COMPLIMENTS which aren’t really compliments hurt like hell.

Here are a few examples that in no way have been said to me or still lie within the depths of my ruptured soul...

“That’s really good, for you.” “Ah, bless you.” “At least you tried.” “That meal was lovely. What your sister does is…”

Oh, and here’s a tip. If, in any workplace assessment, the boss’s take on your in writing is “always tried his best and aimed to complete his tasks fully”, it’s time to go job hunting.

The translation is: "The employee is a moron who failed in the most basic tasks which a not very bright squirrel would be better at.”


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In football, I’ve always thought that such, cough, compliments came in two ways.

The first from us journalists when asked to do the marks out of 10 (the mannies). We would get to the deep-lying midfielder of a team we didn’t know or care about and pen: “Worked hard and did the ugly stuff well.” The word grafted was a life-saver.

And I always cringed when a manager – Gordon Strachan was a hell of a man for this at Celtic – described someone as a ‘good squad player.’ I’d rather a girl I fancied said to me: ‘Oh, I wish I could find a boyfriend like you.’

Translation: ‘You are probably not a serial killer but you are an ugly sod.’

Squad player: a professional footballer who turns up for work on time, isn’t annoying and trains well. A nice lad who probably does more hospital visits than most, but isn’t good enough for the first team.

They will get stripped for most games but never play until a cup tie against a non-league side who have forgotten to bring the kit and so have been told by the referee they need to play the game in their pants. And flip-flops.

Sure, at the big clubs these guys will be on decent money and receive win bonuses as well, however only a few pros are happy with such a life. All want to play every week.

Being that good squad player was always, at least to me, the accurate description of a player who would fill in now and then, not cost too much and would never angrily bang on the manager’s door.

Jonny Hayes has changed my mind on this.

This is a guy who was Aberdeen’s best player. He joined Celtic for a pay rise – no bad thing – but went from automatic pick to waiting until a team-mate was injured or a home tie against Stenhousemuir.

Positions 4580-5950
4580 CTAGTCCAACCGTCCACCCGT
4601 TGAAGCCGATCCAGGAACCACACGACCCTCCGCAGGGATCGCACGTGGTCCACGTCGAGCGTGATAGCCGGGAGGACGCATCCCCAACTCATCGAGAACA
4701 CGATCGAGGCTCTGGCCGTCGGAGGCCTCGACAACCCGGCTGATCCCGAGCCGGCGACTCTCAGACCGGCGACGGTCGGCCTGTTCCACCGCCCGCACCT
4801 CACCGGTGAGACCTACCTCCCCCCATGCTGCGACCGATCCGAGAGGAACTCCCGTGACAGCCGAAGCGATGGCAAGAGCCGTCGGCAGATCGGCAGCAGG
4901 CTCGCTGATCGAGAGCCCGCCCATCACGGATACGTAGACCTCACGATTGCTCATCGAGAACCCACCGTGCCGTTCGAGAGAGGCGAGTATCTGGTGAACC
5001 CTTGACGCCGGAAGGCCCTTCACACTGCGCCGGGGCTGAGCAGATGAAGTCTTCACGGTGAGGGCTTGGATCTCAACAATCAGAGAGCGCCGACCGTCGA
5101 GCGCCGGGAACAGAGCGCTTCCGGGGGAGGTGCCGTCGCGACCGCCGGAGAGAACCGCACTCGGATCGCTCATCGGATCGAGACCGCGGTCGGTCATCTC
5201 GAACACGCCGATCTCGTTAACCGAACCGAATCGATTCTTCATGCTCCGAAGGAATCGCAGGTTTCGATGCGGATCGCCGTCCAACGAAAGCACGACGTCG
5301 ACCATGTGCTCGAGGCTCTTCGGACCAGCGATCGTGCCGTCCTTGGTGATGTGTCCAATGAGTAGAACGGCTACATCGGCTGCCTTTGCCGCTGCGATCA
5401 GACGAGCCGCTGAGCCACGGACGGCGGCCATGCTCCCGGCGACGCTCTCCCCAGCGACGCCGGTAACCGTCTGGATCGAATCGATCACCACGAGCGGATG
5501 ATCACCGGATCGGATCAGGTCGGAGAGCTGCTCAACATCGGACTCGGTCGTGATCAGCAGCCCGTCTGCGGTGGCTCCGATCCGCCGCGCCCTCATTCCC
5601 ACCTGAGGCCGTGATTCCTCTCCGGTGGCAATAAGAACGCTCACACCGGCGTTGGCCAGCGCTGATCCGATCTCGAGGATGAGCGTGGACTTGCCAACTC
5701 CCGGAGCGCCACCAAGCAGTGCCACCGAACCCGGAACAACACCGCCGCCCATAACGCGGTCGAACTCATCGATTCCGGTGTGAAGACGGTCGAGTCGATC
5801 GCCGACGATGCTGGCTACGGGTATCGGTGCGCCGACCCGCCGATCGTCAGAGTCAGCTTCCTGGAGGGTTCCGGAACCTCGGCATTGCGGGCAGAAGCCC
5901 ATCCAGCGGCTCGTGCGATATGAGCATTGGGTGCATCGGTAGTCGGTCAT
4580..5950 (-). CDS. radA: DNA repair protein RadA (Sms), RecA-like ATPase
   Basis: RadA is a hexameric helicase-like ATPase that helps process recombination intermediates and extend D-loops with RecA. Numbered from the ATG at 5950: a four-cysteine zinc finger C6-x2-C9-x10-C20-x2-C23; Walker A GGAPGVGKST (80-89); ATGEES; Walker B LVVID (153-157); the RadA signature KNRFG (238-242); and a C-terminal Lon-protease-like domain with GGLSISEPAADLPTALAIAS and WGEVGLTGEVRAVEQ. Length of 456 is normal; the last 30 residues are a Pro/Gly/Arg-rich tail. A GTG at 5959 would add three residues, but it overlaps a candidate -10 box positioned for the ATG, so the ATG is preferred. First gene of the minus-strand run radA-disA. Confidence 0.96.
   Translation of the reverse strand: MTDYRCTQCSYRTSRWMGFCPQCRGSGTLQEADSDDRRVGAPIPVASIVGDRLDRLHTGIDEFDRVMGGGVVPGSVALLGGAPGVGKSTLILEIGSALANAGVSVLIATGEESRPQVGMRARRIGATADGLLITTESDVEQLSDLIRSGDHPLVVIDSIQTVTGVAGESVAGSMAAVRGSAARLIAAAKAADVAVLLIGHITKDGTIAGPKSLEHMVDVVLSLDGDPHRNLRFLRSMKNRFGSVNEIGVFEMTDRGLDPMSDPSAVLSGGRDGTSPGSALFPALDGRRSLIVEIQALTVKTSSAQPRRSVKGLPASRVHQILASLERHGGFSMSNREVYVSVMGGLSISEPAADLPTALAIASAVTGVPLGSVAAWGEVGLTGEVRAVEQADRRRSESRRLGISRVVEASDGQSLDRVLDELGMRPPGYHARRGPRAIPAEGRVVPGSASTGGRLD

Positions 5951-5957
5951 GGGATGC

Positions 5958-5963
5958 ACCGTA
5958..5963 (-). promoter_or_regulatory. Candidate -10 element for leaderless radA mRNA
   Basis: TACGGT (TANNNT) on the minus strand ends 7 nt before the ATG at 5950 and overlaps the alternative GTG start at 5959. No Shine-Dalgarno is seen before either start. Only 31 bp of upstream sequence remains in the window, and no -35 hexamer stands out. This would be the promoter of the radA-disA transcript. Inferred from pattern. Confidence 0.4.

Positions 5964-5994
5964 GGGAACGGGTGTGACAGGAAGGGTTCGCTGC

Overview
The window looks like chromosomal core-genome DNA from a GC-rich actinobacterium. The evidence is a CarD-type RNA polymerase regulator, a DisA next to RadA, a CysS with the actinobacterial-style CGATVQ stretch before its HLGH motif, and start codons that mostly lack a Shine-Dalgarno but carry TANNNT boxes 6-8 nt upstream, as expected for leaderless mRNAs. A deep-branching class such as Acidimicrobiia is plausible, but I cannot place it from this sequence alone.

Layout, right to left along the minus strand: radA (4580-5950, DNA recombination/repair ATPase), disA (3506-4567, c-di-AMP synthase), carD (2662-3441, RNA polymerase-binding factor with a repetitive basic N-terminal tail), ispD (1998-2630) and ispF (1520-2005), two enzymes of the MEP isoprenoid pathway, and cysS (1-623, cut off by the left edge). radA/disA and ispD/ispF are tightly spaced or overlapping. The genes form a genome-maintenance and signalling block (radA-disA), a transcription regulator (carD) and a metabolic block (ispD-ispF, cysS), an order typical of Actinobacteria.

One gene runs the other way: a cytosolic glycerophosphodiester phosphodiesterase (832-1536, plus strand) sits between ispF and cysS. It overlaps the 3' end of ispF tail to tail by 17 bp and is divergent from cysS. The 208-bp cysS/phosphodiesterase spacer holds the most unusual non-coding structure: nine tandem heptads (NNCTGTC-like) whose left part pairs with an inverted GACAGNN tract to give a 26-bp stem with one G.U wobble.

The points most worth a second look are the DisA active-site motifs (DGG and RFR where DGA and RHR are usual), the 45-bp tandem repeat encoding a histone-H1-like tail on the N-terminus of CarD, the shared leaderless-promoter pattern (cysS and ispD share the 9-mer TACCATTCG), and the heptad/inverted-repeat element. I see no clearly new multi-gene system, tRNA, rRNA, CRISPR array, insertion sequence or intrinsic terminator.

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No matter how Hayes played in these matches, and he always tended to do well, it was never going to be good enough for him to play in a proper game the next week. And yet he had to give his all in training and be a good team-mate – another Strachan favourite – knowing that on Saturday he would warm-up so he could be ready for the warm down.

Hayes did all of these things but it is to his huge credit that he was always, always ready. Even if it was to help run down the clock, the Irishman would have his shin guards on, ready for action. Then he was on it from the first second.

How many times do you see an unprepared sub taking an age to tie his boots and once on, give off the impression he’s still rather be sitting down? This is a bad squad player.

Hayes has been excellent for Celtic this season in Europe and at home, he scored at Ibrox and was man of the match against Motherwell on Saturday. And he rarely plays in his preferred position. He just gets on with it.

As Neil Lennon said: “Jonny has played in some big games for me – a cup final, a semi-final, a game against Rangers. He has not let me down. He might not be everyone’s cup of tea but he does a brilliant job for us.”

Why would Hayes not be your cup of tea? He admitted himself that he’ll hardly go down as one of Celtic’s great transfers but that doesn’t mean he won’t give his all and make a contribution during his time at the club.

Lennon spoke about offering Hayes another year and I agree. Why wouldn’t Celtic want to keep such a committed professional who if asked to carry a tree up a hill would reply: “Which one?”

A good squad player is invaluable to a team going for league titles. Steven Gerrard never had enough of them last season. At Rangers, the manager can now look at his bench and have a choice of who to put in that he knows will do a job for the team.


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The strengths and weaknesses of the squads either side of Glasgow might decide the Premiership. It will certainly be a factor.

Nobody is dreaming of a team of Johnny Hayes' but his manager, any manager, would love a few of his type to call upon in the knowledge they will be fit, sharp, ready and willing. Oh, and no dummies will be spat if they are back on the bench or in the stand the following week.

Hayes and his type never cost a lot. However, they are in their own way invaluable. Go on the squad men. And, yes, that’s a real compliment.


MATT Ritchie got 16 Scotland caps and scored three goals.

I could name so, so many deserving who never reached those dizzy heights but I’d just depress you. I’ll just put one name up there – Bobby Russell – who never played for his country even once.

Gordon Strachan chased Ritchie because he played in England and was therefore better than anyone up here including, at that time, Callum McGregor and James Forrest. I bet the wee man regrets that now.

Ritchie never wanted to play for us. He qualified through his dad so the Scottish gene is quite strong but his heart was never in it, which is fine if he’d said back then that he’d rather not bother.

The Newcastle United player has now retired from international duties due to family reasons. Bye, Matt. Don’t let the door hit you.